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National Roundtable Climate Expert challenges NDP policy position

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The chair of the National Roundtable on the Economy and the Environment (NTREE) dismissed the B.C. NDP’s claim today that the party’s cap-and-trade scheme would punish polluters and save money for consumers.

Whether you manage climate change with a carbon tax or with cap and trade, “the price is going to be paid for by the consumer one way or another and I don’t see that as the major difference between the two systems,” Bob Page told CKNW talk show host Bill Good.

The NDP put out a press release today celebrating the release of an NTREE report that recommended economy-wide carbon pricing and suggested cap and trade as the preferred vehicle (in part because federal voters rejected a carbon tax last year).

But, according to an analysis by the Pembina Institute, the NDP cap-and-trade proposal would only cover 32 per cent of emissions, falling far short of the NTREE “economy-wide” target. The carbon tax which the NDP says it would repeal if elected affects 76 per cent of all emissions. 

Notwithstanding significant resistance from environmentalists and criticism from economists, the NDP has run an aggressive “axe the gas tax” campaign, arguing that a cap and trade punishes polluters instead of costing average consumers, and maing this a leading election issue, even before the release this week of the NTREE report.

NRTEE Chair Page stepped into the gathering debate today in a morning interview with Bill Good.

Here’s a transcript:

Bill Good: So what both [the carbon tax and cap and trade] attempt to do is put a price on the use of carbon?

Bob Page: That is correct and if people have to pay that price, they’ll try and avoid it by actually changing what they do.

Good: So is one better than the other?

Page: Well a carbon tax is more certain in terms of the dollar figure and a cap and trade is more certain in the volumes that you’re cutting. So some in industry like the idea of the [carbon] tax, many others in industry like the entrepreneurial aspects that are involved in a cap and trade system.

Good: There seems to be a feeling here in BC that the carbon tax hits the consumer and leaves industry off the hook and a cap-and-trade system is more inclined to capture the carbon waste of industry and not punish the consumer whereas the carbon tax hits us every time we fill up at the pump.

Page: Well I think that the plain truth here is that [the] key feature here is the price – and the price is going to be paid for by the consumer one way or another and I don’t see that as the major difference between the two systems. And whatever happens, carbon management is going to generate costs for the economy and the consumer.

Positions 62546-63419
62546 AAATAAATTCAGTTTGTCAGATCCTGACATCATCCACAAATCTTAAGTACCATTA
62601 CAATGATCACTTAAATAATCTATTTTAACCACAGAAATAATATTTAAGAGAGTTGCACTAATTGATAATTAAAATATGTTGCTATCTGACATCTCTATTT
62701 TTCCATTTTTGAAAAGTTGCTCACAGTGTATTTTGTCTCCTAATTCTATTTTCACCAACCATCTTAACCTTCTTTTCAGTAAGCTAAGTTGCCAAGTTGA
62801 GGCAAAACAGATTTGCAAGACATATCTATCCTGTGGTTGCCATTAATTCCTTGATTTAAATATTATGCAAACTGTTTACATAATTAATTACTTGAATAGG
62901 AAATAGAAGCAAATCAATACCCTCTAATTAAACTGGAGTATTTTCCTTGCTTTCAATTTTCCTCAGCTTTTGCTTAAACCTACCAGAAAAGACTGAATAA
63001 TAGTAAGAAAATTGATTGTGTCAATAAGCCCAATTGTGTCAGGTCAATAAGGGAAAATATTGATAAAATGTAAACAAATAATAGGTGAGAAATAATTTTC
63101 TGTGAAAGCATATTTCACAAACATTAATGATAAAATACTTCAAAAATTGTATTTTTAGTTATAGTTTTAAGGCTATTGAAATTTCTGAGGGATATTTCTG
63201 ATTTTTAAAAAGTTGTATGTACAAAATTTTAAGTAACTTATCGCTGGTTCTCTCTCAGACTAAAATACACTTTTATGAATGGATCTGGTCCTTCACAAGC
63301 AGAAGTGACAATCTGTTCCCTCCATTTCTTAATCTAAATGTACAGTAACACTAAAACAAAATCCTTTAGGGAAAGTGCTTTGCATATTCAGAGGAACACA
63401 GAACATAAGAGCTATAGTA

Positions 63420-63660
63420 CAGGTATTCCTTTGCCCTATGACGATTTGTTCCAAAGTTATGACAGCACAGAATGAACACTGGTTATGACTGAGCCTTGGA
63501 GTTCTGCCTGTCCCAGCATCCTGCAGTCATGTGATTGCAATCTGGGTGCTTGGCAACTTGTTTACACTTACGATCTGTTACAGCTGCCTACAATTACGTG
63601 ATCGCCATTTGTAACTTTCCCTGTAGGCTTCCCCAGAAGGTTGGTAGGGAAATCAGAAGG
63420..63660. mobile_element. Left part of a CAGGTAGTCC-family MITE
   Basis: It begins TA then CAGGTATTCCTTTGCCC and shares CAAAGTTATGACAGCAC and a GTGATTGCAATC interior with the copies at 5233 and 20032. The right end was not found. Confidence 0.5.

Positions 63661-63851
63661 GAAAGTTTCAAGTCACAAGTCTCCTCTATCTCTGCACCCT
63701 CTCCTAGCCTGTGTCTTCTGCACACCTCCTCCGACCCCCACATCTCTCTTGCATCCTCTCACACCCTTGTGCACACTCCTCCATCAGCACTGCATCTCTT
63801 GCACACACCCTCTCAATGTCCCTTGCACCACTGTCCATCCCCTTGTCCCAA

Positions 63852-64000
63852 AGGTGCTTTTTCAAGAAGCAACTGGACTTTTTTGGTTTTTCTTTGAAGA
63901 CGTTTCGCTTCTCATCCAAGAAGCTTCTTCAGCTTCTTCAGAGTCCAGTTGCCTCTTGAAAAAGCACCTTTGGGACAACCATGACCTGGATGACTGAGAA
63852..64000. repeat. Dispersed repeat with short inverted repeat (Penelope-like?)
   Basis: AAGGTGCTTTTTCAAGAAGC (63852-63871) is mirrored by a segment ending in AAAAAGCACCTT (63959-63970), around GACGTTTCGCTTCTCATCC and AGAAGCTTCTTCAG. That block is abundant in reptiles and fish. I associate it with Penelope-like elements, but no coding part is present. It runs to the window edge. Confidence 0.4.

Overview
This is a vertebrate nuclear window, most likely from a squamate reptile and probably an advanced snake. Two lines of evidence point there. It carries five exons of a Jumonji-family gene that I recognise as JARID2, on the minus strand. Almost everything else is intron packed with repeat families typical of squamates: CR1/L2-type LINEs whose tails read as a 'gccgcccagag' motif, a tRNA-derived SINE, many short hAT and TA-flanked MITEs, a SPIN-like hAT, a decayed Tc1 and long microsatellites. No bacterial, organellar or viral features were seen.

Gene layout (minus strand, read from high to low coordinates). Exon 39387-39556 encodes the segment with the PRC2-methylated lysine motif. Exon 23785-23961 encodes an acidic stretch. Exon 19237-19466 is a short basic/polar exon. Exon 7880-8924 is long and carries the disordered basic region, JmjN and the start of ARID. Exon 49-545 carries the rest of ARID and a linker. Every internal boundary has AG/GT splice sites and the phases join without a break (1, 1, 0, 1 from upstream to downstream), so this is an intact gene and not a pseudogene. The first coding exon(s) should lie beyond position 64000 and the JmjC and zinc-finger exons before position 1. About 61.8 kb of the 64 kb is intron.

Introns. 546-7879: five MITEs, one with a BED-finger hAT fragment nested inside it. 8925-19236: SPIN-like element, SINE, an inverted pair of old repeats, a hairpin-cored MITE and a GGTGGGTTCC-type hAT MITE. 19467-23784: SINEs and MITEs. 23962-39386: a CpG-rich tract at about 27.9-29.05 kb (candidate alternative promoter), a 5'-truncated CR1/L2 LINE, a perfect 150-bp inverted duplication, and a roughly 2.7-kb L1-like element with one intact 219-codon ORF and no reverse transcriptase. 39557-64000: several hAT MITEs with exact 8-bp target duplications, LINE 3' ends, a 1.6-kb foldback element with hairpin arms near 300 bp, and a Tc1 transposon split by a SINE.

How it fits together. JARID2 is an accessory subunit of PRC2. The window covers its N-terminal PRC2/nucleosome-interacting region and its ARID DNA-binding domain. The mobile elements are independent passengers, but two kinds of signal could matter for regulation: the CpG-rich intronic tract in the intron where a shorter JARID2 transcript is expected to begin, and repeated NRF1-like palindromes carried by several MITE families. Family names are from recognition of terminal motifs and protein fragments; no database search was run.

There’s lots more, and you can hear the whole thing in the CKNW audio vault, choosing the 8am time slot for Friday, April 17. The interview with Paige starts at the 38 minute mark.

 

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Kevin is a contributor and strategic adviser to DeSmog. He runs the digital marketing agency Spake Media House. Named a “Green Hero” by Rolling Stone Magazine and one of the “Top 50 Tweeters” on climate change and environment issues, Kevin has appeared in major news media outlets around the world for his work on digital campaigning. Kevin has been involved in the public policy arena in both the United States and Canada for more than a decade. For five years he was the managing editor of DeSmogBlog.com. In this role, Kevin’s research into the “climate denial industry” and the right-wing think tank networks was featured in news media articles around the world. He is most well known for his ground-breaking research into David and Charles Koch’s massive financial investments in the Republican and tea party networks. Kevin is the first person to be designated a “Certified Expert” on the political and community organizing platform NationBuilder. Prior to DeSmog, Kevin worked in various political and government roles. He was Senior Advisor to the Minister of State for Multiculturalism and a Special Assistant to the Minister of State for Asia Pacific, Foreign Affairs for the Government of Canada. Kevin also worked in various roles in the British Columbia provincial government in the Office of the Premier and the Ministry of Health. In 2008 Kevin co-founded a groundbreaking new online election tool called Vote for Environment which was later nominated for a World Summit Award in recognition of the world’s best e-Content and innovative ICT applications. Kevin moved to Washington, DC in 2010 where he worked for two years as the Director of Online Strategy for Greenpeace USA and has since returned to his hometown of Vancouver, Canada.

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